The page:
It’s on many a bucket list and, for some, the grandest stop along the Grand Tour: land of pharaohs, pyramids, Cleopatra and cruises along the River Nile, reclining in a traditional felucca with those big, billowing sails. Can’t hop on a plane just now? No worries. Be transported from your lounger to the legendary cradle of civilization with these classic novels.

 

1. THE ALEXANDRIA QUARTET by Lawrence Durrell  (Penguin)

You’ll want to set aside time to devour every single book in this rich and sensuous series – and preferably one right after another. Set in the port city of Alexandra, the books – Justine (1957), Balthazar (1958), Mountolive (1958) and Clea (1960) – are told from varied viewpoints and take place in the years just before and during the Second World War. Settle into the rhythms of this ancient city, its aromatic marketplaces, old-world cafes, sandy beaches and soft breezes carrying the salt taste of the sea.

 

2. IN THE EYE OF THE SUN by Ahdaf Soueif  (Anchor)

Set against the backdrop of ever-turbulent Middle Eastern politics, Ahdaf Soueif, who has been compared to the likes of Tolstoy, Flaubert and George Eliot, tells the story of a modern, headstrong woman, Asya, whose family is among the Egyptian cultural elite during the 1960s and ’70s. Locked in a patriarchal society, she is still determined to find sexual fulfillment and romantic love. She marries her Westernized childhood sweetheart but, after moving to Britain for graduate study, becomes involved in a devastating affair with an Englishman. A love story you won’t soon forget but also a glimpse of the cosmopolitan, decadent but always elegant Cairo of the time. (Fans of Soueif may also want to check out her novel The Map of Love, which was a finalist for the Booker prize.)

 

3. THE CAIRO TRILOGY: Palace Walk/Palace of Desire/Sugar Street by Naguib Mahfouz (Everyman’s Library)

Nobel-prize winning Naguib Mahfouz’s brilliant trilogy of colonial Egypt traces the country’s political and domestic turmoil during the years spanning two world wars. The story is told through three generations of the family of Al-Sayyid Ahmad Abd al-Jawad, a formidable patriarch who rules his wife and five children with a strict hand while living a secret life of self-indulgence.

 

4. THE MEMOIRS OF CLEOPATRA by Margaret George (St. Martin’s Griffin)

Enter the glittering kingdom of the Queen of the Nile. This lush and sweeping saga is told in Cleopatra’s own voice, which begins when the queen, at 20 years of age, makes an alliance with the most powerful man in the world, Julius Caesar. Known for her painstaking research, George gives a sense of richness and authenticity to a historical tale you’ll love to get lost in.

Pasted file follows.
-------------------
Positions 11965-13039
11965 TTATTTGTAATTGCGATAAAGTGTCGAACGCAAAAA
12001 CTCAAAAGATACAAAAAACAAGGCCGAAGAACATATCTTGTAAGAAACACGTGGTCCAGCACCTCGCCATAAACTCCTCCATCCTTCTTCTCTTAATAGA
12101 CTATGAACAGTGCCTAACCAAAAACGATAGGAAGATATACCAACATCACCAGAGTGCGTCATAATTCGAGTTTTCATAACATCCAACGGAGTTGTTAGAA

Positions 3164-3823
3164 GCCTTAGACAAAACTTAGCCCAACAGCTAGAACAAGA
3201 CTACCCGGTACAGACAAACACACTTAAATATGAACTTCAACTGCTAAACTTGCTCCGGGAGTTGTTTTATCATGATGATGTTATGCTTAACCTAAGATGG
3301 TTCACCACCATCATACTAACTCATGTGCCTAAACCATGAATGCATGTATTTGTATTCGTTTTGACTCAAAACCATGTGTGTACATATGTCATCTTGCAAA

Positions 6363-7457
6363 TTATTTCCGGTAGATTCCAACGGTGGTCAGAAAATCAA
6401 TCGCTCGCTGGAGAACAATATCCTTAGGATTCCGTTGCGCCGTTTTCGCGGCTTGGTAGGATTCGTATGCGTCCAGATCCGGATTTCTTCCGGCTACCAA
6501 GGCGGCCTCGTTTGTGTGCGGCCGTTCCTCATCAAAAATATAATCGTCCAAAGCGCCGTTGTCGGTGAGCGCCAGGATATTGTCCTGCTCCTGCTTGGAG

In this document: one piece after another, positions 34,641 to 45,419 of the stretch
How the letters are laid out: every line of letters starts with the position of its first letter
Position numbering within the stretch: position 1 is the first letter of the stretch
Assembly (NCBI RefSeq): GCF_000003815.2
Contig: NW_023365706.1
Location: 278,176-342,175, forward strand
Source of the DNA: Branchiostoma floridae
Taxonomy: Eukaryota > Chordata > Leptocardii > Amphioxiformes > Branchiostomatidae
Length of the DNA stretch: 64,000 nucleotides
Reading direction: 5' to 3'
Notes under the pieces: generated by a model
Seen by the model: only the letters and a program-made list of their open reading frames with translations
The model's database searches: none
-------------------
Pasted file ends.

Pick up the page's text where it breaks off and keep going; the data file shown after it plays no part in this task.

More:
5. ANCIENT EVENINGS by Norman Mailer (Random House)

Crossing three millennia to Pharaonic Egypt and the fascinating figures of a long-lost era, Norman Mailer’s epic and unconventional tale (one of the protagonists is reincarnated, for instance) takes readers back to the country’s essence with the story of the 18th-dynasty Pharaoh Rameses and his wife, Queen Nefertiti, as well as the gods, magic and mortals that infuse their lives.

 

6. DEATH ON THE NILE by Agatha Christie (William Morrow)

Agatha Christie penned her famous murder mystery in Aswan along Egypt’s old border with Nubia, at the storied grand hotel, Sofitel Legend Old Cataract Aswan (where, incidentally, Winston Churchill marked the inauguration of the Aswan Dam in 1902). The story, originally published in 1937, is set on a high-society riverboat on the Nile. During the luxurious cruise, a wealthy heiress, Linnet Ridgeway, is found murdered. Cue fellow passenger and Belgian detective Hercule Poirot and his trusted sidekick, Col. Race, to investigate a motley group of would-be murderers.

Following the recent success of Murder on the Orient Express directed by and starring Kenneth Branagh, Twentieth Century Fox has announced plans to adapt Death on the Nile for the big screen. It had been adapted previously, most notably, in the 1978 film starring Bette Davis, Mia Farrow, David Niven, Angela Lansbury and Maggie Smith.

 

7. THE YACOUBIAN BUILDING by Alaa Al Aswany (Harper)

A bestselling and controversial novel in the Arab world, Aswany’s story looks at corruption in modern Egypt, focusing on political pay-offs, sexual repression and religious extremism in Cairo during the 1990s. The Yacoubian apartment building, a decaying but once elegant display of Art Deco splendor, is the residence for an array of interlinking characters who, along with their hopes for the future, offer frank critiques of Egyptian society.

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